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The Smartest Person in the Room


Tue Aug 01 2023

The Smartest Person in the Room

Thriving in talent development (TD) requires intellectual elasticity. The best TD professionals are lifelong learners in the most authentic meaning of the term. This poses an exciting opportunity and a genuine and often overlooked threat to our credibility. I imagine it’s a common experience for TD professionals to receive a request to provide a training intervention on a particular topic. For training on a technical system or application, that’s a straightforward request; however, when faced with something a bit less fixed, gathering information and selecting credible sources becomes more interesting but much more tenuous. For example, I was once tasked with creating training to help customer service agents become more empathetic. How do you train empathy? Even more vexing, how do you decide what information is reliable or, more bluntly, true?

I dutifully did my research and found some tantalizing psychological studies that seemed to tap into areas of the human experience that were directly or tangentially related to the behavior of empathy; in this case, the study documented a psychological phenomenon called ego depletion. I incorporated some of these studies into my training with high confidence in their veracity. It wasn’t until later that I discovered the topic was far more complicated than I originally realized. In fact, some suggest ego depletion may not exist at all (see Is Ego Depletion Real? An Analysis of Arguments"). Furthermore, to add embarrassment to my intellectual insult, some psychologists question whether society should even care that something like ego depletion exists (see Adam Mastroianni on Peer Review and the Academic Kitchen").


Even steadfast professional concepts like emotional intelligence (EI) are not immune from justified skepticism. Psychologist Adam Grant insists that “unbridled enthusiasm” for emotional intelligence has obscured its “dark side.” As part of my graduate studies, I developed a six-week course for professionals to improve their EI. While discussing the topic with a faculty adviser, she mentioned that some of what Daniel Goleman wrote in his 1995 book Emotional Intelligence: Why It Can Matter More than IQ should be considered fraud. As you might expect, I was taken aback. Was she right? If yes, what should I stop using in my development courses? If she was incorrect, why did she feel such conviction on the matter?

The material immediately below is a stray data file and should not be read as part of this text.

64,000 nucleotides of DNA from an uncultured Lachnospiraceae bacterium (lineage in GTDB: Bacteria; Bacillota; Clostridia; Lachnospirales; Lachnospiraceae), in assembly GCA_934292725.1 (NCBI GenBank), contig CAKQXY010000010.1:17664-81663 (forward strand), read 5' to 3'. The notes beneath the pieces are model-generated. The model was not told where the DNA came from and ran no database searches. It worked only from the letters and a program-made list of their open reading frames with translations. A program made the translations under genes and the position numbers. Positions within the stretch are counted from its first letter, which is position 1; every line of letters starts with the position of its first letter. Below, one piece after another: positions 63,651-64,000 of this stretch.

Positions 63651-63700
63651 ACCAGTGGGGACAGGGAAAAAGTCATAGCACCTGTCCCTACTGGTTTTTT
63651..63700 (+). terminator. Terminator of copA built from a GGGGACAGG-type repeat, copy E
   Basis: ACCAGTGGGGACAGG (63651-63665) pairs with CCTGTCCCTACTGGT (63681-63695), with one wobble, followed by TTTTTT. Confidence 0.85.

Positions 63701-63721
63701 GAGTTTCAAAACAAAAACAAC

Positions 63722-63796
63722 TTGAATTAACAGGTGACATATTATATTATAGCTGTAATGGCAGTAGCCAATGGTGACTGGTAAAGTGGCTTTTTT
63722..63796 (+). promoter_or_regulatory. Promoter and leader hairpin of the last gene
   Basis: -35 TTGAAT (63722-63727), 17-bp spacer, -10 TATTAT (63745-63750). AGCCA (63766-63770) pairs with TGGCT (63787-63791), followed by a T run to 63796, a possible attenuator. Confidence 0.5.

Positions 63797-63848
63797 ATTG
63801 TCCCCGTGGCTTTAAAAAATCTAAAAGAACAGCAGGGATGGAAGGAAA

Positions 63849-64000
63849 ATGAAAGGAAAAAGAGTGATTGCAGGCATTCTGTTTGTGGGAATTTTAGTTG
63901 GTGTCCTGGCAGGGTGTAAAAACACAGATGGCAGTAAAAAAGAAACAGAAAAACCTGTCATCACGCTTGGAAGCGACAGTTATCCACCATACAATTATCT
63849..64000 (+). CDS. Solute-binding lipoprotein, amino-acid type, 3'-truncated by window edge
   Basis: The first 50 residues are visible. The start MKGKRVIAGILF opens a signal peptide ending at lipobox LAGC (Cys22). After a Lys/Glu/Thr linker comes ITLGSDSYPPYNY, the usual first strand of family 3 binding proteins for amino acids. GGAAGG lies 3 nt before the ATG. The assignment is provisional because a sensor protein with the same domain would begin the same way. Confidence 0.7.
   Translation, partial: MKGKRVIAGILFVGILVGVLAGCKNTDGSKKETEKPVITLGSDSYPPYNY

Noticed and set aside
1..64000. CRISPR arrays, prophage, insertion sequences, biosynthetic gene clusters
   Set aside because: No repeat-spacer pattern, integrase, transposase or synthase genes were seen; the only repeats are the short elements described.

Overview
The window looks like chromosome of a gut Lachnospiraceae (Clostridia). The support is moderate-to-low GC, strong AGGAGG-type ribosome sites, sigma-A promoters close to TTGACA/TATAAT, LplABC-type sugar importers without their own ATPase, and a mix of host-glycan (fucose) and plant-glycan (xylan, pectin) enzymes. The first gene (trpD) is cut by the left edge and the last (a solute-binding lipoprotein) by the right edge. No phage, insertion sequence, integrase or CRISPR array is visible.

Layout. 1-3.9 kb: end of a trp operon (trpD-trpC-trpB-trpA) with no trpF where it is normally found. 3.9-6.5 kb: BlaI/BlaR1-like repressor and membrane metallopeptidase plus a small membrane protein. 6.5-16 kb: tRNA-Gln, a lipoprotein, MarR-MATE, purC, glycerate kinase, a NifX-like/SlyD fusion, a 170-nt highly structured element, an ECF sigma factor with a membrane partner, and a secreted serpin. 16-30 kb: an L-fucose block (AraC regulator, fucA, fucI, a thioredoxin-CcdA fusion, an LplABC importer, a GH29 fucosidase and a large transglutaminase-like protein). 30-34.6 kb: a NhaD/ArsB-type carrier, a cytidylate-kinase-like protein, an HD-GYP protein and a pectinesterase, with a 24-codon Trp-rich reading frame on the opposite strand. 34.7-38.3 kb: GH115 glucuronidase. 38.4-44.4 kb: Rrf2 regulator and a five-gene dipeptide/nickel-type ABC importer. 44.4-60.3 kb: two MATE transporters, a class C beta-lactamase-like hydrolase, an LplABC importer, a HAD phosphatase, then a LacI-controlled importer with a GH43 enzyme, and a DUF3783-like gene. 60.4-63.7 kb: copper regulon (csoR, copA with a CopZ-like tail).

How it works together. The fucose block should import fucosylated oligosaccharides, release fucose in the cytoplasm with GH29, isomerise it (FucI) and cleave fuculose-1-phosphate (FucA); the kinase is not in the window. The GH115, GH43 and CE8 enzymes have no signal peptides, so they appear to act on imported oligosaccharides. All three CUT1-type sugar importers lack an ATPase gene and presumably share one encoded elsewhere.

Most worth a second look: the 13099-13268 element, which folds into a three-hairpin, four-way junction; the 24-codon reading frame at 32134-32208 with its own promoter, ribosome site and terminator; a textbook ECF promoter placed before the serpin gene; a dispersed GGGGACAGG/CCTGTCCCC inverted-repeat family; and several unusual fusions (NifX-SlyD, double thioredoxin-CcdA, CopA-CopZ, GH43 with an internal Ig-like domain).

So what are TD professionals to do? I’m not suggesting we give up on our endeavor of lifelong learning. There is plenty to learn and plenty of it is true; having said that, I think we should embrace academic and pedagogical humility. For example, now, when I teach concepts of EI, I’m clear about where and whom I’m pulling the information from and always mention I’m sharing a theory of emotional intelligence, not the only theory. In addition, when researching and discovering new concepts, especially if they seem uniquely sensational and exciting, I approach with caution and teach them (if at all) tentatively. TD professionals, just like anyone, can be captured by psychology fads that seem revolutionary but eventually spin themselves out of fashion and relevance.

TD professionals should also be careful not to ascribe to themselves an expertise they don’t possess. I have heard some teach, with little diffidence, extremely complicated hypotheses related to neuroscience because they read a few articles about the topic on a popular website. There are no shortcuts to deep knowledge. I think we can act as a bridge between learners and new knowledge, leading them from ignorance to illumination, but we should make sure we’re leading them across the right bridge. I believe TD professionals are uniquely placed in an organization to have a distinctive range of knowledge. They can practice what author David Epstein calls “lateral thinking” in his book Range: Why Generalists Triumph in a Specialized World. This concept refers to looking across multiple disciplines from varied perspectives and leveraging many knowledge domains to find creative solutions to prickly problems.

In conclusion, TD professionals, as lifelong learners, have a wonderful opportunity to curate and share knowledge with others. Their burden is ensuring the information they share is correct and useful. Overstating or feigning expertise is a temptation to be resisted. Knowledge is not stale and adjustments sometimes must be made to what and how we teach. That’s okay. In fact, it’s thrilling! There is more to learn, and that should excite all of us.

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